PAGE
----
Friday, 11 March 2011

Do you have the right to abandon your rights?

I'm presently engaged in a number of writing projects and a question has occurred to me that I have not yet answered, so this post effectively represents an attempt to answer the relevant question, namely, do you have a right to abandon your rights?

This question may seem to take an obvious "yes" answer, but I am not so sure.

Let's take some cases, just to make the problem clear:

Armien Meiwes, a German, ate his (male) lover. His lover, you must understand, VOLUNTEERED to be eaten. Meiwes was charged with manslaughter rather than murder, and given eight years. I find this case exceptionally disturbing. In fact, I've not yet encountered something more disturbing. Not even "muti murders", because at least in those cases, the victim does not assent.

Muslim women are subjected to a wide range of forms of gender discrimination. This list that follows strictly applies to those living under Shariah law, but let's use an extreme example so that my case is clearer. To list but a few of them: Muslim women must not go in public unattended by a male family member, even if it is their own toddler son; they must not show any part of their body except perhaps their hands and eyes; they may not sit or worship with men in mosque; they may not travel alone; they may not drive; they may not have male friends; they may not vote; their opinion is irrelevant; household decisions are made by men, as are national decisions. If they commit adultery, they are to be killed. They must be "circumcised" (undergo female genital mutilation), in order that they do not enjoy intercourse. They may not be literate, read, or go to school. And lastly, honour killings: if a father, brother or cousin deems a woman to have disgraced the family, usually by marrying out of her own free-will rather than within the approval of the patriarchy, she must be killed to restore the family honour. Of course, it's mainly Taliban Afghanistan, Somalia, and Saudi Arabia and places like that, that have these sorts of oppressive rules. But this is my case: I believe that most women in these countries voluntarily submit to these rules and do not consider them inappropriate, unfair or wrong in any way. After all, they're decreed by the Imams, who ultimately get the ideas from the Koran.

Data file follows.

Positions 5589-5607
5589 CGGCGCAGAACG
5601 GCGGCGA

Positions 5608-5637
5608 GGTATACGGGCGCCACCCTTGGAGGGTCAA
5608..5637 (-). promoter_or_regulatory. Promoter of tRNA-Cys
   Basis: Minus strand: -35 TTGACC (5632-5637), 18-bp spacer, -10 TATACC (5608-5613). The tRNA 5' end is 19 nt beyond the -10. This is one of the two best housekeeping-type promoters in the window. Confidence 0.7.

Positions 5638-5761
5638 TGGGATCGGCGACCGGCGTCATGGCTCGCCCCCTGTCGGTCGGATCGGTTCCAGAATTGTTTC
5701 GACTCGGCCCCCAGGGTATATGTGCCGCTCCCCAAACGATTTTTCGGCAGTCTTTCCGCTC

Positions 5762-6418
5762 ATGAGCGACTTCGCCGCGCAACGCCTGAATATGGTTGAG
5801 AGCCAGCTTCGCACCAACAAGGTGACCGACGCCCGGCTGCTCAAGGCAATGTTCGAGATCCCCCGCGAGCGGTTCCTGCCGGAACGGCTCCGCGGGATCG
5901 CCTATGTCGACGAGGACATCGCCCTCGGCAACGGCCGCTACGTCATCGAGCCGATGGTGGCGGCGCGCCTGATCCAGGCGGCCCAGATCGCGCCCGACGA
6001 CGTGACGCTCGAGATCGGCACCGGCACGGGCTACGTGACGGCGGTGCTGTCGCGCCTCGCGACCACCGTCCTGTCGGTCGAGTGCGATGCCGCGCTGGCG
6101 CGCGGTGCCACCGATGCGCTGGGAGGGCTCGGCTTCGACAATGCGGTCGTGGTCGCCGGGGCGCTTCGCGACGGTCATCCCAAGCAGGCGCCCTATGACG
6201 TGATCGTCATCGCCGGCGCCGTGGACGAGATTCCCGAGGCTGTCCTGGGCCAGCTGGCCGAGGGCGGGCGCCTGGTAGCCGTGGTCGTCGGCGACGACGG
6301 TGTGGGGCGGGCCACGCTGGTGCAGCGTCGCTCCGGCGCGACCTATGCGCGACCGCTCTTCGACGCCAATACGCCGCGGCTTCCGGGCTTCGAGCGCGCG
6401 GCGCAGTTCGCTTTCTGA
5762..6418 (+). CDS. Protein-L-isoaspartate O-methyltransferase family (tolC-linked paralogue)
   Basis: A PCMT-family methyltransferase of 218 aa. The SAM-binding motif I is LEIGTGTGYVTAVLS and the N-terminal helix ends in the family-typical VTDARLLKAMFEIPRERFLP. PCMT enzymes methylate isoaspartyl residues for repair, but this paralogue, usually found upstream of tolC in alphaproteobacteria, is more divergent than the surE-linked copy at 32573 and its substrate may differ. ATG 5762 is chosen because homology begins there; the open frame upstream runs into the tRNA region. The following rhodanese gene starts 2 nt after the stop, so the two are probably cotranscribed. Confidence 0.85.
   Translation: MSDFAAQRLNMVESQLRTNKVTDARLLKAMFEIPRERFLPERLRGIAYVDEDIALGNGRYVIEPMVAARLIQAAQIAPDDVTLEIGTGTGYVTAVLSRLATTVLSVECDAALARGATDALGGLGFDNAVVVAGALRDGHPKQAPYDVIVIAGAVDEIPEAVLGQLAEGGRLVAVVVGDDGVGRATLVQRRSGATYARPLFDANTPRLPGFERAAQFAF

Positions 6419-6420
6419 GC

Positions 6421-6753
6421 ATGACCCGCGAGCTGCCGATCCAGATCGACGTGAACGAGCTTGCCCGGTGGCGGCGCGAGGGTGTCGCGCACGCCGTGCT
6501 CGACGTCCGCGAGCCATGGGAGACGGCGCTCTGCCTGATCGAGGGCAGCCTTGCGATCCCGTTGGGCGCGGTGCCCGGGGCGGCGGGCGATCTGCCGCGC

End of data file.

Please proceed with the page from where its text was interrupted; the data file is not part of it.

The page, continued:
In a certain South American country, whose name escapes me now, and the Philippines, people VOLUNTEER to be crucified at Easter. Yes, complete with nails.

So here's the question. Assuming we agree that Muslim women ought to be given more freedom, and assuming we agree that Meiwes' lover ought to have not assented to being cannibalised, and that Christians ought to not volunteer to be crucified, can we not argue that sometimes people ought to not have the right to abandon their human rights? Ought we to not enforce that people accept, adhere to, and defend, human rights, at ALL times, even in regards to themselves? We can imagine any number of other bizarre or fetishist behaviours which may constitute an abdication of one's rights. Should people be allowed to harm themselves and deliberately discard their rights? I am not so sure. What about class consciousness? Is it the duty of more "enlightened" people to "educate" or "liberate" people who discard their own rights?

What about the right to not be assaulted? Let's take that case. Some people like sadomasochism. So, a masochist or "sub" in the parlance of the culture volunteers to be beaten into submission (hence "sub"), by the dominant person (the "dom"). Assuming people do not have the right to assault each other, ought we to ban sadomasochism?

What are peoples' intuitions on this?

PS sorry for the repeated edits; I keep making errors.

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